- How is the school system? How do students’ test scores compare with the
national average? What is the true cost per student?
- How are the property taxes compared to neighboring communities? Have
they gone up or down recently?
- Are there any recurring special elections? How often do they take place? What about state ballot initiatives?
- Are there any controversial local ordinances?
- How well are public resources like parks and libraries taken care of?
- What costs are hidden and deferred in the annual budget?
4. Commit To Accuracy (Practice makes perfect)
The profession of journalism is based on a relentless pursuit of the facts. If one of your sources makes an accusation, it is your job to call the accused and get his side of the story. If someone references a statistic or percentage in an interview, it is your responsibility to confirm that figure before publishing it.
Newspapers and publications earn a trust with the American people by being right. They double and triple check their words to ensure they say what they mean. They do not flippantly post a story just to scoop another publication. And in the rare occasion when a reporter does get something wrong, he or she has the integrity to print a correction.
The Franklin Center for Government & Public Integrity is guided by the Code of Ethics outlined by the Society of Professional Journalists. Our obligation is to that code and most importantly, the public, which relies upon us and every journalist across the nation to provide comprehensive information so they can make an educated decision or form an honest opinion.
ACTION ITEM: Go to http://www.apstylebook.com/ right now and sign up for a subscription to the Associated Press (AP) Stylebook. Their online database is searchable and easy to use on mobile devices.
5. Earn Credibility and Authority (R-E-S-P-E-C-T: Find out what it means to you!)
Credibility is more easily lost than gained. The Associated Press, for example, hires hundreds of copy editors and fact checkers to protect its reputation as a champion of objectivism and accuracy. The President of the United States has a full press staff to ensure that his background knowledge and talking points on any given topic are carefully crafted to be defensible.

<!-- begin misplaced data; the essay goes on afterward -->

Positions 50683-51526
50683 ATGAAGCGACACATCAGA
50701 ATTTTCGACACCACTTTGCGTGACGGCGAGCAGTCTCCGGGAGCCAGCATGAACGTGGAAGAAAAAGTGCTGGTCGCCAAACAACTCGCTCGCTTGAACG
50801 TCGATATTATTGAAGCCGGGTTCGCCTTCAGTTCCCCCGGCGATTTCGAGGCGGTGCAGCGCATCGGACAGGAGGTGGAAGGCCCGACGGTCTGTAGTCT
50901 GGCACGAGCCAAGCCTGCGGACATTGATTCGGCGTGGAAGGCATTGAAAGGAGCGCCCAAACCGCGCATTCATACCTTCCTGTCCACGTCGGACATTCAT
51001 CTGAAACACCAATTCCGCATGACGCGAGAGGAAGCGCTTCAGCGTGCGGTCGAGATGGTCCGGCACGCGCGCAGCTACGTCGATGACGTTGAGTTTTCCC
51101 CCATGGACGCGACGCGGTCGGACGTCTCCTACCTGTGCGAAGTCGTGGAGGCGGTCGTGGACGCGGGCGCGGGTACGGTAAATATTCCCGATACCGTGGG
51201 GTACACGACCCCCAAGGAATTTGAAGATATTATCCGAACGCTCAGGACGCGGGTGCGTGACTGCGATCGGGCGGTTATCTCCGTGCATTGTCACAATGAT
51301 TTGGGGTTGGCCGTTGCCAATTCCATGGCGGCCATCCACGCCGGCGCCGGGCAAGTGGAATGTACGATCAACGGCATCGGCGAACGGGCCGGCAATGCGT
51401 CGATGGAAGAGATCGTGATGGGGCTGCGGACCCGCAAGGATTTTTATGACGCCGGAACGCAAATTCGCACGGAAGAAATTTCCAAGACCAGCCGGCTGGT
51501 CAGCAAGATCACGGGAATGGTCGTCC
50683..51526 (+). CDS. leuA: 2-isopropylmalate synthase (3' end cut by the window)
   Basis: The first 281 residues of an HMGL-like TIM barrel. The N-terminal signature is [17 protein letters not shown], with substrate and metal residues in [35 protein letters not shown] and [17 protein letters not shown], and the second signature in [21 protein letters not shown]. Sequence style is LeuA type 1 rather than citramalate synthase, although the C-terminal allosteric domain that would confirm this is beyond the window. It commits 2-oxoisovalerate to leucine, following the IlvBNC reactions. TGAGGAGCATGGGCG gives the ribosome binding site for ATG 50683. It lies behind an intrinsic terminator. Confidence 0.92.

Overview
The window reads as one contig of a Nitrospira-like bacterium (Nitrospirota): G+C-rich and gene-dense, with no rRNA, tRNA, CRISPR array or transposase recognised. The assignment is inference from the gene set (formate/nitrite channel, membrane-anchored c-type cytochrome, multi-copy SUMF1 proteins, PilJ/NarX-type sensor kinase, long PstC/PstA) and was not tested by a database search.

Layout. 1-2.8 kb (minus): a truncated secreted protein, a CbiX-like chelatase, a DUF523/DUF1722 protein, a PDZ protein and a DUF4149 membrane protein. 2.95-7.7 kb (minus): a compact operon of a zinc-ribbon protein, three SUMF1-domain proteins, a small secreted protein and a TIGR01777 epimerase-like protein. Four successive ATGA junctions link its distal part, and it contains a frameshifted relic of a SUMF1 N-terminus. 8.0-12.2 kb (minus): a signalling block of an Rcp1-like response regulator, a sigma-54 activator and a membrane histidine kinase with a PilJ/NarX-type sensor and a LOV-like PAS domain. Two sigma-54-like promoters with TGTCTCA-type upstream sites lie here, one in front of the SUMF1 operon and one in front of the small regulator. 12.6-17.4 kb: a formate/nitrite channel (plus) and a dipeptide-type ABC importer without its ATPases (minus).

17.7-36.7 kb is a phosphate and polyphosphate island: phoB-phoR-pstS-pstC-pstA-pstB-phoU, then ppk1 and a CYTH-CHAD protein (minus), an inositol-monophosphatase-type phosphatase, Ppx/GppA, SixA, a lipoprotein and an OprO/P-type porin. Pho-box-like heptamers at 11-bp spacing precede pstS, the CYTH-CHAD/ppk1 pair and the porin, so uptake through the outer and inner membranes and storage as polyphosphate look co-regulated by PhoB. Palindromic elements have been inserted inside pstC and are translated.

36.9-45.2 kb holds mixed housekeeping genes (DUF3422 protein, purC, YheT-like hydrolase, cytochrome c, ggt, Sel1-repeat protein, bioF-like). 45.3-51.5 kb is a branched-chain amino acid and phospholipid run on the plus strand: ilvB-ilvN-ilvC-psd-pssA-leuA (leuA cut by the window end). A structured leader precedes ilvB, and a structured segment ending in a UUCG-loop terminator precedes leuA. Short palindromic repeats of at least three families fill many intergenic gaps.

We live in a culture of “gotch-yas.” Opponents gravitate to your mistakes, no matter how small, and actively seek them out to discredit you. There is an even higher level of scrutiny in the online world where photos, tweets and status updates can be misinterpreted or taken out of context. This doesn’t mean you should censor your thoughts or water down your message. But you should carefully consider everything you post.
Don’t give these naysayers an excuse to discount your work. Fifteen extra minutes of copyediting and proofreading can save you a major headache down the road. Thirty minutes of research before walking into a public meeting will arm you with information that will give you credibility. If you are making an impact, you will always be criticized. But don’t let it be about the quality of your work.
6. Start Writing and Reporting (Get connected on Watchdog Wire)
Now that you know how to get started, put your skills into action here on Watchdog Wire- an online news network where citizen watchdogs like you can connect with other like-minded people. We encourage watchdogs to post original content and cover local issues like town hall meetings, public spending, or even local regulations. If you are uncomfortable or unsure about writing a story, you can also report local news tips to the Watchdog Wire team and we will assign someone to follow up. We also have a great team who can help promote your content and sharpen your writing skills. Don’t hesitate to e-mail us at Info@WatchdogWire.com
Sign up on http://watchdogwire.com/get-involved/ today and start holding your elected officials accountable!